The anatomy of Japan's postwar economic development.
Tsao, Hsiung Yuan
Olsen, Edward A.
Evered, Roger D.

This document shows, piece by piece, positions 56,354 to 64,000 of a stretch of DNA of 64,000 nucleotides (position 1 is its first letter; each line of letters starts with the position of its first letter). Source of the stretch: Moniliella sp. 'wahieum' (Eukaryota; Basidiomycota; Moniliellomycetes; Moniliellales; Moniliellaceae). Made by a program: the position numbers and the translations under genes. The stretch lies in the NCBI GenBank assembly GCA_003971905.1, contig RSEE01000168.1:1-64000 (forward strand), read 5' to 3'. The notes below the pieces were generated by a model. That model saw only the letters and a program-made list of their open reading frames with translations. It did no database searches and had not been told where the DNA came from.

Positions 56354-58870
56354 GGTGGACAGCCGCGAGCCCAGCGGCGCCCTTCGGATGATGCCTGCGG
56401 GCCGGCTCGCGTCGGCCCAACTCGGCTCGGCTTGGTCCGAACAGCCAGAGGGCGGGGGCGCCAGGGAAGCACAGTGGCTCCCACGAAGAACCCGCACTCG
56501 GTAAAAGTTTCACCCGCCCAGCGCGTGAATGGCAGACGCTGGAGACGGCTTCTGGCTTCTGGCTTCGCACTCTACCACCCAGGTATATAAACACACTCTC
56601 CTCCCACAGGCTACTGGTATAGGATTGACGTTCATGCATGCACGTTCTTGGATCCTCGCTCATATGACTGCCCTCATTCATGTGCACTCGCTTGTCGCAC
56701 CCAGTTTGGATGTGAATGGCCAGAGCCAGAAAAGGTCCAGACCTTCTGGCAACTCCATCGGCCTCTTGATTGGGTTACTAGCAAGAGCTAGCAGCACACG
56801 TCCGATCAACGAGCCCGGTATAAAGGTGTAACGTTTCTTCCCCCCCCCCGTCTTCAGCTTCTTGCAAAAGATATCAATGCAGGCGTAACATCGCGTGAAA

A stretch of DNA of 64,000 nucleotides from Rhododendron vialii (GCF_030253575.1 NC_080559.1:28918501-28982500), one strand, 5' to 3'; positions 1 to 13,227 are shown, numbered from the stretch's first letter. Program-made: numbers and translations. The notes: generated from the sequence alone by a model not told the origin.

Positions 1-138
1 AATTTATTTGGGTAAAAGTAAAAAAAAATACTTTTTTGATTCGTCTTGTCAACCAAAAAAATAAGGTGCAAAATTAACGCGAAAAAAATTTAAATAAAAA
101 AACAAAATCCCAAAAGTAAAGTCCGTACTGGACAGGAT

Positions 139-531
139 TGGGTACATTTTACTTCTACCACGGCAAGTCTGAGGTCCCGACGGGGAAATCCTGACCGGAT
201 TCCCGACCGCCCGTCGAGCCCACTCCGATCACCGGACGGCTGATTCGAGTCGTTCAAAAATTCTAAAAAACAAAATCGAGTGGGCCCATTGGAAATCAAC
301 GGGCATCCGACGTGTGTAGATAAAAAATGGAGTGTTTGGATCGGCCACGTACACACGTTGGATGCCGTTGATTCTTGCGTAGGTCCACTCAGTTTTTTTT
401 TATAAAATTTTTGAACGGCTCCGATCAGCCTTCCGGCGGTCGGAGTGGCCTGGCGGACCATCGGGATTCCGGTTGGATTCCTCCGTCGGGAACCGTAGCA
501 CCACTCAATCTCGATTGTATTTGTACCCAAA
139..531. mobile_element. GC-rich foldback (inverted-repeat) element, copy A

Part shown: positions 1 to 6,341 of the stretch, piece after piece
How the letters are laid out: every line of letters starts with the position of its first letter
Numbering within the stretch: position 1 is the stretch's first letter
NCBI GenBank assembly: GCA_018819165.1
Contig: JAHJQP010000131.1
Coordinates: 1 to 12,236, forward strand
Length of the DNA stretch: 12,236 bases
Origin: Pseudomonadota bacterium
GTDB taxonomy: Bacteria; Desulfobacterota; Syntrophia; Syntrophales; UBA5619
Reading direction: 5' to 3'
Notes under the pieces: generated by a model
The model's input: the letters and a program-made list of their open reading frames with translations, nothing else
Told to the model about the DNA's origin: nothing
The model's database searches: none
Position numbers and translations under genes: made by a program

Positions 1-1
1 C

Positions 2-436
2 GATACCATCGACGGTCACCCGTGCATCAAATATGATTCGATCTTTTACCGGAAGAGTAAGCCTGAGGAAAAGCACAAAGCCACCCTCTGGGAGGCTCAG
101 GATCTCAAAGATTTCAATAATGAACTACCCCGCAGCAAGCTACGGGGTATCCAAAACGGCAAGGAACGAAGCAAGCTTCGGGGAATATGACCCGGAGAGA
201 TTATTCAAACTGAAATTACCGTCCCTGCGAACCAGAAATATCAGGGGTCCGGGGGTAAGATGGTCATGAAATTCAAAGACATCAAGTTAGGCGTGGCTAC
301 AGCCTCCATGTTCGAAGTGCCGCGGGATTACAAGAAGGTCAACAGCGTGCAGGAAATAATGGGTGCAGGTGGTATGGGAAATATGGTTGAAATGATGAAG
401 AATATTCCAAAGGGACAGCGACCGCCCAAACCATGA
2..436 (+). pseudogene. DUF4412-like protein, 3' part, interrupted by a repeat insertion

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This thesis examines the anatomy of postwar Japanese economic development. It is illustrated by the reform and reconstruction era (1945-52) and those factors which caused the Japanese economy to grow during the 1953-73 period. Furthermore, on the basis of Japanese economic successes, the role of the Japanese in world affairs again became important. However, due to the world experiencing economic inflation and an oil shock after 1974, the Japanese economy also experienced slower growth. Discussed in detail are those factors that made the Japanese economy slow down in this period. This thesis stresses the three decades of Japanese economic development after World War II. Evaluation of the Japanese economy is necessary to analyze its weaknesses and strengths which will shape its future development and competitiveness. In particular, the end of Cold War brought new kinds of thinking and concern about what type of problems Japan might face in the next century. Of course those issues include regionalism, economic strategy shifts after the end of Cold War, and intricate major power relations among Japan, China and the United States. In reality the post-Cold War challenges are also a turning point for Japan, compelling it to deal with new problems and to decide what kind of roles it is going to play
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